We started our first morning in Asheville with a hike up to Mount Mitchell. If you recall this is where my mom took me on my trip from last June. Mom and me did a short half mile out and back on a very pretty trail near the summit of Mount Mitchell, and I’ve wanted to come back and go further out ever since… go figure, endurance runner wants to go longer.

We took a few pictures at the top then started on our trek.

IMG_20180907_115432

IMG_20180907_120155IMG_20180907_115509

“What’s your goal for this hike?” Stephen asked, walking a few paces in front of me.

“I don’t know, what do you want to do?” I replied with a typical female response. I knew Stephen well enough to know he already had a set plan, and I already knew I’d go along with it.

“I want to go four hours. Two hours out, two hours back and negative split on the return.” said Stephen, happy and full of energy.

IMG_20180907_121304

IMG_20180907_123445

My view for the next 4 hours was pretty spectacular 😉

MVIMG_20180907_123447

Up, up, up we go! Our total elevation was just about 2500ft

IMG_20180907_121833

IMG_20180907_122516

Quads were killing me, but the weather was perfect and the views were outstanding.

IMG_20180907_142243

41413809_10102322831863273_3201936803938435072_n

And down, down, down…ropes were in some steep areas and much appreciated!

IMG_20180907_122149img_20180907_152112.jpg

img_20180907_1243081.jpg

Looks like we were standing in front of a painting. Also this must have been way early on in the hike for us to be so smiley.

Screen Shot 2018-10-01 at 5.57.14 PM

After our 4 hour hike…Actually 3:55, we did in fact, negative split! We cleaned up and drove to Ivory Road Cafe & Kitchen, a place we had to hit up since the owner and chef is an old friend of Steve’s.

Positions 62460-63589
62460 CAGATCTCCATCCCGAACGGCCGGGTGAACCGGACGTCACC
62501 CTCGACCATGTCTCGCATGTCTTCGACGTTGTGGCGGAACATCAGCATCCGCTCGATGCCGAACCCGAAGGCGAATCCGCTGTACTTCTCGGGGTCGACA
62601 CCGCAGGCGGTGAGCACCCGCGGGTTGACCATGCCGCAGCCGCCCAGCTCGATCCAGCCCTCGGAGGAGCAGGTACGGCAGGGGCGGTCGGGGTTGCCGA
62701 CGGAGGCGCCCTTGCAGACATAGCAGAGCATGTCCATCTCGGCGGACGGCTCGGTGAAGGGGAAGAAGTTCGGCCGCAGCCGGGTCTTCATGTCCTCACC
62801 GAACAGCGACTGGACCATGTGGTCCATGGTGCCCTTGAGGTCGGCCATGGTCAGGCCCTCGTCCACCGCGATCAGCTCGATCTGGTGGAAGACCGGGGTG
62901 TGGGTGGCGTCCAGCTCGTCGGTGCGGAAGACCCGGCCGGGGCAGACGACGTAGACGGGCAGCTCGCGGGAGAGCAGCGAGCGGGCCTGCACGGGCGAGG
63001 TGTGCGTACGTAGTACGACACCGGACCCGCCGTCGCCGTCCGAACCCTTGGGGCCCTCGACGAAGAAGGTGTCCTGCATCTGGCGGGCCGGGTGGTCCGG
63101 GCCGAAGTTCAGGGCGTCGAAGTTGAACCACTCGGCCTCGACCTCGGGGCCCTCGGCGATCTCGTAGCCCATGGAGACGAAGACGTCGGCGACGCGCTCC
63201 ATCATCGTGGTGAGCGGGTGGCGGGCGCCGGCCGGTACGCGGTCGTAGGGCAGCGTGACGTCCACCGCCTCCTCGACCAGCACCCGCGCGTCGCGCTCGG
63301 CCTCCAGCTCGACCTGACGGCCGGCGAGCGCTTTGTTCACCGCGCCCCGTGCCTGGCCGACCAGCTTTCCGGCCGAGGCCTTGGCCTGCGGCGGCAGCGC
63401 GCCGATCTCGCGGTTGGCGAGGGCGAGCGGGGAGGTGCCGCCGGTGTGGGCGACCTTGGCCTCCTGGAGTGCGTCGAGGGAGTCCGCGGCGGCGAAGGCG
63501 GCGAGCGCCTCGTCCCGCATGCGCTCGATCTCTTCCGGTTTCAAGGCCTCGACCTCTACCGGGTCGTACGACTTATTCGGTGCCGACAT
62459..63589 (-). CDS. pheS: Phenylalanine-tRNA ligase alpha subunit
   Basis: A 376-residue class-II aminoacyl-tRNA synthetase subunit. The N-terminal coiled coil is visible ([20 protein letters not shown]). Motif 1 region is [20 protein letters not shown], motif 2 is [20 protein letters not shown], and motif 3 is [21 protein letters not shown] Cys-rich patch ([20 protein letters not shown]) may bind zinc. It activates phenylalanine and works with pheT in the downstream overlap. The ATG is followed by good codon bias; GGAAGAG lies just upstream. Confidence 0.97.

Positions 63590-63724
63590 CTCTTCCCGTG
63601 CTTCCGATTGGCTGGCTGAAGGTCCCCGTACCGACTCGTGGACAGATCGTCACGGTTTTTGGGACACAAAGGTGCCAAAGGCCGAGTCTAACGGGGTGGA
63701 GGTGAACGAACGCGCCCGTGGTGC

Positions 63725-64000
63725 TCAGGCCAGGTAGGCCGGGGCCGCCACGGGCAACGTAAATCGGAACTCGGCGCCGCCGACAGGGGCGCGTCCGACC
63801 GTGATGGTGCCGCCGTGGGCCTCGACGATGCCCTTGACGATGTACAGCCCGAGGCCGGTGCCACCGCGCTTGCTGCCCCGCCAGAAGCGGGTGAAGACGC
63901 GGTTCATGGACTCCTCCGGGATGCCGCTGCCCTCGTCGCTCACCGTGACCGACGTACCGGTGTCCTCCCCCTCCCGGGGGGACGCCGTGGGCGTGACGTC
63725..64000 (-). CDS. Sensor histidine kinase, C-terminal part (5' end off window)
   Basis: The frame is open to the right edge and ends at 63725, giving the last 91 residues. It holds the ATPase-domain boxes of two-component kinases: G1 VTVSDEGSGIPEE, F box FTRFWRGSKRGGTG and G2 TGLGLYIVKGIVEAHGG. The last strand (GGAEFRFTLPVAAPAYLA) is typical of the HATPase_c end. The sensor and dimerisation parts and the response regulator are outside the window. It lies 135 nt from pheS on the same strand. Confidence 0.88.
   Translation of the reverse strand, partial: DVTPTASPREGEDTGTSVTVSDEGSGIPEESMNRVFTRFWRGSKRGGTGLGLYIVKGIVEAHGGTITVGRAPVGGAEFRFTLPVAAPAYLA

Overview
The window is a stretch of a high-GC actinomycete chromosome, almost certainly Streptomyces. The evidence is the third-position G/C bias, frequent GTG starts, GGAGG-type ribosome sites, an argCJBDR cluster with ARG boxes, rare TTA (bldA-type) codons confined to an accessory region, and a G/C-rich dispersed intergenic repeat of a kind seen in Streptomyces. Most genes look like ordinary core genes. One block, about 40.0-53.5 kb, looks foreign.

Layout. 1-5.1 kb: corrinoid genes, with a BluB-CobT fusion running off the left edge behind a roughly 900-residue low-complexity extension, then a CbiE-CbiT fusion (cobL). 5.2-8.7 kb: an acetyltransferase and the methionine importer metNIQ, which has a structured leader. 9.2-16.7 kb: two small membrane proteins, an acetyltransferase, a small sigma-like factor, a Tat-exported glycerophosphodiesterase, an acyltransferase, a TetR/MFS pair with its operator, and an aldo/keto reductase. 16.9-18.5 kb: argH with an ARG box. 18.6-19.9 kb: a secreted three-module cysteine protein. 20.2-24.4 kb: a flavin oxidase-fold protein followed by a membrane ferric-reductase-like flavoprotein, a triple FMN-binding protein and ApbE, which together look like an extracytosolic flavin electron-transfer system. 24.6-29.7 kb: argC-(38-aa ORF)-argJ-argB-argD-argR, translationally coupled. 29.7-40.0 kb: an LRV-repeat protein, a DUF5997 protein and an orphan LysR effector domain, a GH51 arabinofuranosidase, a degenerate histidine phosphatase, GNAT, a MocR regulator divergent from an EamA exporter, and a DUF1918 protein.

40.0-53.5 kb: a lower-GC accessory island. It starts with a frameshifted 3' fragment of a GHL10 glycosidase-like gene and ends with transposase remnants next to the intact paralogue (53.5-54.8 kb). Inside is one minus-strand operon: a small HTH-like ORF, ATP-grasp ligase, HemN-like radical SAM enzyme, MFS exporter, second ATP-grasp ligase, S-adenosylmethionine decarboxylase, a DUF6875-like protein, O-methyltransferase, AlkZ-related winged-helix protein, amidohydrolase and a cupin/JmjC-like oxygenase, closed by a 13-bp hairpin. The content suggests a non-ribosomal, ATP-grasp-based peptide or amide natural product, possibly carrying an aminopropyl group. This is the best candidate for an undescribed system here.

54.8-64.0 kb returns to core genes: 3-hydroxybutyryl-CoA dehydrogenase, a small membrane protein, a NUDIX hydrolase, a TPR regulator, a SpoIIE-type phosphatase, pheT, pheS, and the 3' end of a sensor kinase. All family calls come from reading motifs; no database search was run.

IMG_20180908_090953

Steve & Jill
IMG_20180908_092526

We ordered several things off the menu and all of it was to die for! I apologize for the lighting, but we needed to sit outside. The weather in Asheville was beautiful in early September compared to the oppressive humidity back home.

IMG_20180907_193823

IMG_20180907_194603

IMG_20180907_205812

MVIMG_20180907_200233

You can’t really see, but there’s an egg in the middle of this cast iron skillet of cinnamon roll goodness… I declared this in my Top Five Favorite Breakfast Dishes of All Time. And if you know me and my love for breakfast, this was a big deal.mvimg_20180907_200157.jpgSo much of a big deal that the next morning we showed up when Ivory Road opened for breakfast. What? We needed to fuel our morning hike…with donuts that they bake fresh and special on Saturday mornings. Travel Tip: get there early, the fresh donuts sell out fast!

IMG_20180908_090839IMG_20180908_090834

Our breakfasts, and coffee and a lemon donut! Don’t get me started on my lemon love.MVIMG_20180908_092434img_20180908_091228.jpg

After we carbed up we left for a much shorter waterfall hike at Pisgah National Forest that Jill suggested we try. Since the route was shorter we ran most of the trail until we got to the waterfall where the hike turned into a climb and ascended, what seemed to me as, almost vertical. It actually scared me a bit, not the heights, but my legs were in garbage time from the day before and I didn’t have much confidence in the going down part after all the climbing. You know how after a marathon or long run going down stairs is the tough part? Yep, that’s kinda what I was experiencing. I just didn’t trust my legs that morning, so we made it up about 3/4 of the way took some fun pictures on the way down near the falls, and ran back to our car.

IMG_20180908_114938IMG_20180908_112311IMG_20180908_105712-EFFECTSMVIMG_20180908_112837

It was finally time to head to downtown Asheville and hit up a few breweries. One I’d been dying to try was Wicked Weed’s Funkatorium which features a ton of sour beers.

IMG_20180908_172126

IMG_20180908_194748

not Funkatorium, but still out for a good beer

This place had a great outdoor area with bocci ball and cornhole. I absolutely will go back.

clone tag: -6282837955100101204

And that was our trip! 2 great hikes, a ton of amazing food and new beers! It will not be our last trip out there. Til’ next time…